Isabel Nolan’s work encompasses text, sculpture, drawing and textiles, and often begins with the close scrutiny of individual literary or artistic works, or evolves out of consciously erratic and diverging enquiries into the aesthetics of varied fields. Ola Vasiljeva borrows fragments from history and literature to create imaginary thresholds in which sculpture, drawing, video and found objects commingle on a level playing field.
By Dimitris Lempesis
Photo: Grazer Kunstverein Archive
Τhe Grazer Kunstverein presents two solo exhibitions by Isabel Nolan and Ola Vasiljeva. “Curling Up With Reality” Isabel Nolan’s solo presentation of new and recent work reimagines the vaulted rooms of the Grazer Kunstverein as a crypt or secular chapel for the disgraced Dominican friar and cosmological theorist Giordano Bruno. Towards the end of the 16th century Bruno developed a mental memory system that he believed could encompass and order all knowledge of the universe. With “(Tomb) Memory Wheel” (2017), a suspended steel sculpture composed of concentric circles, upon which colourful, delicate, irregularly shaped bone-like objects rest, Nolan has reimagined an ossuary. This work is dedicated to Bruno’s memory system and his largely unacknowledged, anachronistic vision of an infinite universe where all matter, and so all people, were equally imbued with divinity and dignity. A series of photographs focusing mostly on feet (human and animal, living and dead) and man-made floors and pavements reveal the artist’s interest in looking down instead of up. Whether she is imaging the lofty thoughts of unlikely philosophers, or observing the upturned soles of funerary sculptures, Nolan’s work examines how the universe is brought into meaning in the human mind, and how the intimate nature of direct contact with the world and physical lowness can unexpectedly arrest that process of understanding. In “The Decline of the Showpieces” Ola Vasiljeva’s work tells stories. Stories that belong to no single entity, but which unfold gently through objects. While walking one day in Graz, the artist encountered an enormous boarded-up 16th century building on Kaiser Franz Josef Kai. Falling in love with the door and window grates that shelter the interior from the glare of passersby, she began to develop new sculptural works that would neither hide nor reveal themselves, objects that “look like,” but refuse to fully commit, sitting somewhere on the cusp of recognition. Vasiljeva speaks with materials through strong lines, exaggerated features and rude shapes, but it’s the magic she conjures in encapsulating what’s absent that makes her work sing. As part of our winter season the artist stages an arrangement of recent and newly produced work, to create a series of imaginary thresholds that act as guardians between one moment and the next.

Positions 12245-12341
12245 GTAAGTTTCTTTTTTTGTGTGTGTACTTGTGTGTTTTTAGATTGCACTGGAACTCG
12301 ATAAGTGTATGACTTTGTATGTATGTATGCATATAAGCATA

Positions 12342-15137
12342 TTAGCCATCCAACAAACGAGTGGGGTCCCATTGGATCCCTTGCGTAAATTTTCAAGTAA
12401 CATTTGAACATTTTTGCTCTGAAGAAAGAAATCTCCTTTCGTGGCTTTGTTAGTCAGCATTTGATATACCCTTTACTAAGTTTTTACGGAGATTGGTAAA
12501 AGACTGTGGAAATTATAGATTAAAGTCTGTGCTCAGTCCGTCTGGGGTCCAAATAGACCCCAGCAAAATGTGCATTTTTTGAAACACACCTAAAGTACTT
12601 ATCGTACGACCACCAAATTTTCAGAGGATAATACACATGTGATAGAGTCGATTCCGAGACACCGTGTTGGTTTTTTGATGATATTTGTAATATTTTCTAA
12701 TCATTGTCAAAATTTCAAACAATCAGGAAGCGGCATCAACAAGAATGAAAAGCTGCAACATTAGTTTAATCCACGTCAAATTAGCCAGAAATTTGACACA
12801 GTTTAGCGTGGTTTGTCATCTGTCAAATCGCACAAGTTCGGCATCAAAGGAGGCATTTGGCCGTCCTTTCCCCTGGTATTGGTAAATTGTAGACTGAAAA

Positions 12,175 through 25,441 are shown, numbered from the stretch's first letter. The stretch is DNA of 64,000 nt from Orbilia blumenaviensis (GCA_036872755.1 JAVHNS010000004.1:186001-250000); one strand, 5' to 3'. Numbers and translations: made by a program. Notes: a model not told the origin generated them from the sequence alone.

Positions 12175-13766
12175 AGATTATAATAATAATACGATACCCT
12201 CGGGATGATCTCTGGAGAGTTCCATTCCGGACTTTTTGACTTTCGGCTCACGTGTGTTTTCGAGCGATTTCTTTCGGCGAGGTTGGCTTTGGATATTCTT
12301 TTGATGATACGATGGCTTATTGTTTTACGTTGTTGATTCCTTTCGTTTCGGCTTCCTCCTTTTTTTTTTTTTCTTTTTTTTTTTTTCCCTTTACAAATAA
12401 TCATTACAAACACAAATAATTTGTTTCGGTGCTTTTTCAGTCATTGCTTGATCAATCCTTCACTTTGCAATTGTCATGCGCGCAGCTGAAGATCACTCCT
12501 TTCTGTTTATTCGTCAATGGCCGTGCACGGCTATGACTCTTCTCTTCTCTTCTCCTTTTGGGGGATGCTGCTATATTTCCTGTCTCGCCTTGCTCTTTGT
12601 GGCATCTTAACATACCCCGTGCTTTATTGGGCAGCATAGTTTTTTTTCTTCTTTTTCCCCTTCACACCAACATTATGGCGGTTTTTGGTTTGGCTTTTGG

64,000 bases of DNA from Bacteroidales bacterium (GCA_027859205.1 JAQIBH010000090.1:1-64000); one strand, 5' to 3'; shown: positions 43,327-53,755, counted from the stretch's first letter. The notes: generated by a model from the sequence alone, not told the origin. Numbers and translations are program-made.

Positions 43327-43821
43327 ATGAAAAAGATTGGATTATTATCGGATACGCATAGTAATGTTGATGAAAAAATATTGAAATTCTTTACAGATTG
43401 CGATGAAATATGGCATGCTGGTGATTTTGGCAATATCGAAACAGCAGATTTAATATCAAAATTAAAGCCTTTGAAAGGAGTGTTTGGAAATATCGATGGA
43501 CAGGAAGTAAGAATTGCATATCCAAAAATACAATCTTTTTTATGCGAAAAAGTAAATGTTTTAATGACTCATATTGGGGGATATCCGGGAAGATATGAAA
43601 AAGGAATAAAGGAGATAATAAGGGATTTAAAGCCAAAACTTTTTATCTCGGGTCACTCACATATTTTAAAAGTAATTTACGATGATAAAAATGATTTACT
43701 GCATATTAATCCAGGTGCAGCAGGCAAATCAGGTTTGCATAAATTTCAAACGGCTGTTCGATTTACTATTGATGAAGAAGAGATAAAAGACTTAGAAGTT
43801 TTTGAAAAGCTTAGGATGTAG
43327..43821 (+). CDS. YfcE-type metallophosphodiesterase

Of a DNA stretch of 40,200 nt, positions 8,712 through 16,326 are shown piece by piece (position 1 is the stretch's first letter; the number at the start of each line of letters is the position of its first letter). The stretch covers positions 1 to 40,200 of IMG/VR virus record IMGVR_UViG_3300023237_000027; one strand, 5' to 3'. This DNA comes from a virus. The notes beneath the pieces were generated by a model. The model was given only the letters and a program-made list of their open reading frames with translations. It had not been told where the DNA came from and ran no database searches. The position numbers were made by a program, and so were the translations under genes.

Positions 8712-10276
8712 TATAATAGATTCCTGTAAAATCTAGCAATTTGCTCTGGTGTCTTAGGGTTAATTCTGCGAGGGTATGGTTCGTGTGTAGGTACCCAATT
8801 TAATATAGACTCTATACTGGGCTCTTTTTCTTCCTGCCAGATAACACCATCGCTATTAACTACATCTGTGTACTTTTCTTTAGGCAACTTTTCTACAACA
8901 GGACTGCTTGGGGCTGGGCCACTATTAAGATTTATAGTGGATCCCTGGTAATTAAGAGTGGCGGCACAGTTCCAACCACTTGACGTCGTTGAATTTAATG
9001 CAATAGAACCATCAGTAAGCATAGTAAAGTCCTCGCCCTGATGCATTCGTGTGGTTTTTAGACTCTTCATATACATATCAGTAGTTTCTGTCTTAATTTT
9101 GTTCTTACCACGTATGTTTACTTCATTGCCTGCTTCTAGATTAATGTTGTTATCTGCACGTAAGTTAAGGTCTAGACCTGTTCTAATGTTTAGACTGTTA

Info: Grazer Kunstverein, Palais Trauttmansdorff, Burggasse 4, Graz, Duration: 7/12/17-18/2/18, Days & Hours: Wed-Sun 11:00-18:00, www.grazerkunstverein.org